New purpose — Plant trays from inexpensive plastic shelving

OOur annuals, some of which are teenaged begonias and geraniums, bloom rapturously every summer since they began spending winters on trays which are shelves assembled UPSIDE DOWN to become water-holding storage. 

Modular plastic shelves are easy to clean, take apart for storage in the summer, and when assembled upside-down, hold water and/or pebbles which make excellent reservoirs and leaf catchers for plants that spend winter months in a sunny window.

You can water these plants from above, OR, add water to the trays and let the plants drink what they will from the bottom up. Most splashes and spills will be caught by the upside-down shelves.

Plant shelves 1For a garden-like effect, I often fill the trays with gravel first. Add water to the pebbles once a week and it will transpire into plant (and people) nourishing humidity.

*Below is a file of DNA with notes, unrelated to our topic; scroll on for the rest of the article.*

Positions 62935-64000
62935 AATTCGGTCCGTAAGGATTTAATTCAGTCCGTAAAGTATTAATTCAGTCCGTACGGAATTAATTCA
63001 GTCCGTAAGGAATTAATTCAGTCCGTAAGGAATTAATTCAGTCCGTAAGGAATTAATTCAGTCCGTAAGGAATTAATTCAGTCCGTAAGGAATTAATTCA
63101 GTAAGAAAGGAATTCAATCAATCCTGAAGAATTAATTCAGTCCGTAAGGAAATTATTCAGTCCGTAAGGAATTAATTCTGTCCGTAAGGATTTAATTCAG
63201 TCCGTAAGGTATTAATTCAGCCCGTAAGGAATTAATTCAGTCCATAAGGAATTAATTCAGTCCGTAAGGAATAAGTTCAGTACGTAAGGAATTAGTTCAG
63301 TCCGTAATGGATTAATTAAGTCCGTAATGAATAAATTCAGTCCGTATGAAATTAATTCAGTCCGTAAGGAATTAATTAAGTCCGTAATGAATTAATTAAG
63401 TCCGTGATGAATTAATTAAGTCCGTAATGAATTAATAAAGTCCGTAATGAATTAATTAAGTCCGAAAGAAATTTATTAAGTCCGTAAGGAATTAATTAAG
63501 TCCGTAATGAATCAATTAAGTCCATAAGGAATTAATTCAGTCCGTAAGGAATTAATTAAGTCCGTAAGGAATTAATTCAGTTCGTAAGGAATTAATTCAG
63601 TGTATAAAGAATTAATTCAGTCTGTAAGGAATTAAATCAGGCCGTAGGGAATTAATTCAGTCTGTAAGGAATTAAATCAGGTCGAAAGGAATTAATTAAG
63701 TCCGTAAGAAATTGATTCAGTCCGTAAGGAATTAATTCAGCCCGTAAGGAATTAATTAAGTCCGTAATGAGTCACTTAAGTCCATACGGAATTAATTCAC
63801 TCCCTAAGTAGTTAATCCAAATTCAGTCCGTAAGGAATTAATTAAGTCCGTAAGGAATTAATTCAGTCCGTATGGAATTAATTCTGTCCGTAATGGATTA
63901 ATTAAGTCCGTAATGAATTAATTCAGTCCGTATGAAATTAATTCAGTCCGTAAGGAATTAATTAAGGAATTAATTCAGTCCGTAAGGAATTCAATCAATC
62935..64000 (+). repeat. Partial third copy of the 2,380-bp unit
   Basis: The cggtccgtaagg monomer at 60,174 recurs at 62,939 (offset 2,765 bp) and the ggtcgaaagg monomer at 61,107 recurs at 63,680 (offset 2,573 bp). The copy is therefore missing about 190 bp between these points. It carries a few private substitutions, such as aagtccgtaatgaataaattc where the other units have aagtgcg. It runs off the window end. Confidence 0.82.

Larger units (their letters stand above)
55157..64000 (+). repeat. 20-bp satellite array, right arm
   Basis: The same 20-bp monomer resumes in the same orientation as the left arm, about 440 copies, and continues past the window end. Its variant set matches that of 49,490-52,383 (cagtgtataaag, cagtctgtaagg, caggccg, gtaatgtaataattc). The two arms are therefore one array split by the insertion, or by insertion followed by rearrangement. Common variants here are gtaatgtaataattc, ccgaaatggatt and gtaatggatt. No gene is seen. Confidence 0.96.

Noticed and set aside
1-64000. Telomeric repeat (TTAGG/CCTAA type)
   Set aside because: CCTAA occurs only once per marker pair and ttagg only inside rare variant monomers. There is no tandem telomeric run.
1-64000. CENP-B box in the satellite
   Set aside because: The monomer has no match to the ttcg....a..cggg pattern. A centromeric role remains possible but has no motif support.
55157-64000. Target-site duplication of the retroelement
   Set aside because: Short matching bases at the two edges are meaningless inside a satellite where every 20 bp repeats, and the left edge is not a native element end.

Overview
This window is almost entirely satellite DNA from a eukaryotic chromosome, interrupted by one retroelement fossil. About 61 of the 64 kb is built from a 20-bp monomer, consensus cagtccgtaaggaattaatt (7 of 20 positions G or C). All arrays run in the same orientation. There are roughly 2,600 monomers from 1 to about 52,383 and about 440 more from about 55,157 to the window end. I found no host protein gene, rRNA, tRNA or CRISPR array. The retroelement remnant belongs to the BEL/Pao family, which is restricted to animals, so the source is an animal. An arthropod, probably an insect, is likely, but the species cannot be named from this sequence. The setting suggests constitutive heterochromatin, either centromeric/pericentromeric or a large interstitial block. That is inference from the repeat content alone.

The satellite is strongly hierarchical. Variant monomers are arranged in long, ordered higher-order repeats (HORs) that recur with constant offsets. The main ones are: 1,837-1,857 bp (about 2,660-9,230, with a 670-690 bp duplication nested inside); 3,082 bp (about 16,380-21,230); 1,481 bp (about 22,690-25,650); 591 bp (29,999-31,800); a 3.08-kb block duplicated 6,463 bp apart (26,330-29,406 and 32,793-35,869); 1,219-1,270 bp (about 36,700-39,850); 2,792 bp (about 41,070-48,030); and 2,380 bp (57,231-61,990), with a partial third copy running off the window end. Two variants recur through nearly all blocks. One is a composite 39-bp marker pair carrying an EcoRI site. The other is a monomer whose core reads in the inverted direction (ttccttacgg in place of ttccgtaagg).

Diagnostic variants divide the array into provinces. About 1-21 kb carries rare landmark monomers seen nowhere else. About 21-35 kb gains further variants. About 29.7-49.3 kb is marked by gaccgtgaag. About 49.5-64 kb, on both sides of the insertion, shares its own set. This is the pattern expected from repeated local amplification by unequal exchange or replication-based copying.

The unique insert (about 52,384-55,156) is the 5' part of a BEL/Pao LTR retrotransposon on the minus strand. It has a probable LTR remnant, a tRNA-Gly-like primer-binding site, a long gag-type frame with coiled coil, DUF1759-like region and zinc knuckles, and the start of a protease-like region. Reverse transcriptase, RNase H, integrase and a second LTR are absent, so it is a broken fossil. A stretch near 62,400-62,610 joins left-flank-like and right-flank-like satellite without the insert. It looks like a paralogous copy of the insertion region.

You can find light-weight shelf systems in thrift shops or buy them very inexpensively in discount stores. They snap together without tools. The legs simply fit into the corners—square pegs, square holes. In the summer they snap apart and store away out of site.

This year my trays will also hold impatiens, petunias, calibrachoa, Alpine strawberries, rosemary, aloe ... It's a big family, but I made lots of extra room by giving the bushier plants a good trim. It's always a bit sad to cut away the lush flowers, but hopefully they will be back again when the Spring sun returns. Give them some fresh potting soil and a fresh pot if the time is right, and your annuals, like mine, will be with you for a long, long time.

Plant shelves 3Each year, before frost:
• I hose off my shelves outdoors before setting them up and dry with terry cloth. You can also give them a diluted bleach treatment, but make sure you rinse well afterwards and don't splash on fabrics.
• Assemble the shelves so that plants stand about 8-12 inches away from window glass.